Bharat Express

Pakistan Church Fire: Muslim Fundamentalists Burn Church In Pakistan, Allegations Of Disrespect Against Christian Family, Minorities In Fear

The recent incident occurred in Jaranwala, Faisalabad, where Islamic extremists set fire to a church.


Attack On Church In Pakistan: Incidents of violence and persecution against non-Muslim individuals in Pakistan are a recurring concern. The recent incident occurred in Jaranwala, Faisalabad, where Islamic extremists set fire to a church. According to information from Pakistani media, on Wednesday, in the name of blasphemy, an enraged mob set the church ablaze.

Christian Community Seeks Security

Bishop Marshall of Pakistan expressed his distress on social media, stating his deep sorrow that churches are being burnt in Pakistan and the Bible is being disrespected. He wrote on social networking site X (formerly Twitter), “As I write this, words fail me. We, the bishops, priests, and common people are deeply saddened and anguished by the incident in Jaranwala, Faisalabad district of Pakistan. As I type this message, a church building is being set on fire. The Bible is being disrespected, and false accusations of violating the holy Quran are being made against Christians, and they are being persecuted.”

Bishop Marshall has appealed to the world for security and justice. He said, “We demand justice and action from those responsible for enforcing the law and providing justice, and we urge immediate intervention for the safety of all citizens.”

Pakistan and Extremism

Pakistan’s birth was heavily influenced by religious polarization. The sole reason for its existence in 1947 was rooted in communal ideology. This is why during the partition, while minorities constituted around 23% of the population, they now make up only about 3%, including Hindus, Sikhs, Christians, and Parsis.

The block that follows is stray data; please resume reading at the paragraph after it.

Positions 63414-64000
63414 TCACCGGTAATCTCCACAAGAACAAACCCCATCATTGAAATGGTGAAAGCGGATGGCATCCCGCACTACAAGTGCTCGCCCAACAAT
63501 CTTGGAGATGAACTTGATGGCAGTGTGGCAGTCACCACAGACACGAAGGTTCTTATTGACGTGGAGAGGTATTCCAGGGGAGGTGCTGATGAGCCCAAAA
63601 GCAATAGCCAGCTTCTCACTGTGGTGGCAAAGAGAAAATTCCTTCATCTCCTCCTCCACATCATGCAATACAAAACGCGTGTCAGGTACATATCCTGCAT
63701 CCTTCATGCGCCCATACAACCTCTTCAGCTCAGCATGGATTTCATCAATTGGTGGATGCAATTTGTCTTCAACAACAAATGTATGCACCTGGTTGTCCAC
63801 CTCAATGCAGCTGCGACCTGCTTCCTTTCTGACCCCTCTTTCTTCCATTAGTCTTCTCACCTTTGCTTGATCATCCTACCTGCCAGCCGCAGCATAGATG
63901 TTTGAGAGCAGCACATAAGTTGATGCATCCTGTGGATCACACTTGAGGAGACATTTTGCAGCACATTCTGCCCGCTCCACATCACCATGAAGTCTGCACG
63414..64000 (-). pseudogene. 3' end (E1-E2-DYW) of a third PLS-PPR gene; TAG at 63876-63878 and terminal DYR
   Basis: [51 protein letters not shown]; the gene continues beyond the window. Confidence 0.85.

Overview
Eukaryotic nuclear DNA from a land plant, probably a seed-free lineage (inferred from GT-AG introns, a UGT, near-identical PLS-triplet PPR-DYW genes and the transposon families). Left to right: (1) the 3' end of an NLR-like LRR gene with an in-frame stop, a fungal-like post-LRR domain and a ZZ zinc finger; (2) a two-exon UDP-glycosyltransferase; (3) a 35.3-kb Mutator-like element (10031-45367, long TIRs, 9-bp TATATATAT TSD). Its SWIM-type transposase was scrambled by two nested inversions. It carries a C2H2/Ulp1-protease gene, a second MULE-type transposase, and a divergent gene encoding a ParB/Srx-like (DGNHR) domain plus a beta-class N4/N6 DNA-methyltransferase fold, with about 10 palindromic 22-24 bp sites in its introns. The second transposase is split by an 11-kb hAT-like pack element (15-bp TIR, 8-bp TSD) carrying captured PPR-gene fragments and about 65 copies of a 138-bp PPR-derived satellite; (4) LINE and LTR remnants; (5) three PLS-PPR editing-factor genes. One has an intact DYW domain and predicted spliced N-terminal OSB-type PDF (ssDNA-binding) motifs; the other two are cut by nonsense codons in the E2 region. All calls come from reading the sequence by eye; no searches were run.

Officially, Pakistan declared itself an Islamic nation in 1973, underpinned by religious law. The constitution states that the state religion is Islam, and as per Article 41(2), only a Muslim can become the President. Additionally, according to Article 91, the Prime Minister must also be a Muslim. Amendments under General Zia-ul-Haq’s regime in the 1980s introduced many changes, further incorporating Sharia law.

Enlightened Muslims Condemn Persecution of Minorities

Overall, Pakistan bears the burden of extremism under the guise of Islamic doctrine, with not only minorities but also progressive-minded individuals suffering. The recent incident of the church burning in Faisalabad has drawn condemnation from enlightened segments of the Muslim community. Many individuals are expressing shame on social media, grieving the fact that future generations might be influenced by these extremists.

Daily Atrocities Against Hindus

In Pakistan, although minorities are numerically marginalized, those who remain live under constant fear. Hindus and Sikhs have largely disappeared from Punjab, while remaining Hindus in Sindh province continue to face persecution. Reports of abductions of girls from minority communities and forced religious conversions, often involving coerced marriages, make headlines. Despite this, some thoughtful individuals in Pakistan are protesting the church burning incident, displaying their shame at the global level.

Country’s Instability Amid Political Unrest

Currently, Pakistan is also grappling with political instability. Nevertheless, it can be argued that religious groups are to a large extent responsible for this instability. The influence of Islamic extremism often leads the country to focus on others’ issues before addressing its own destiny, whether it’s about Osama bin Laden or Palestine.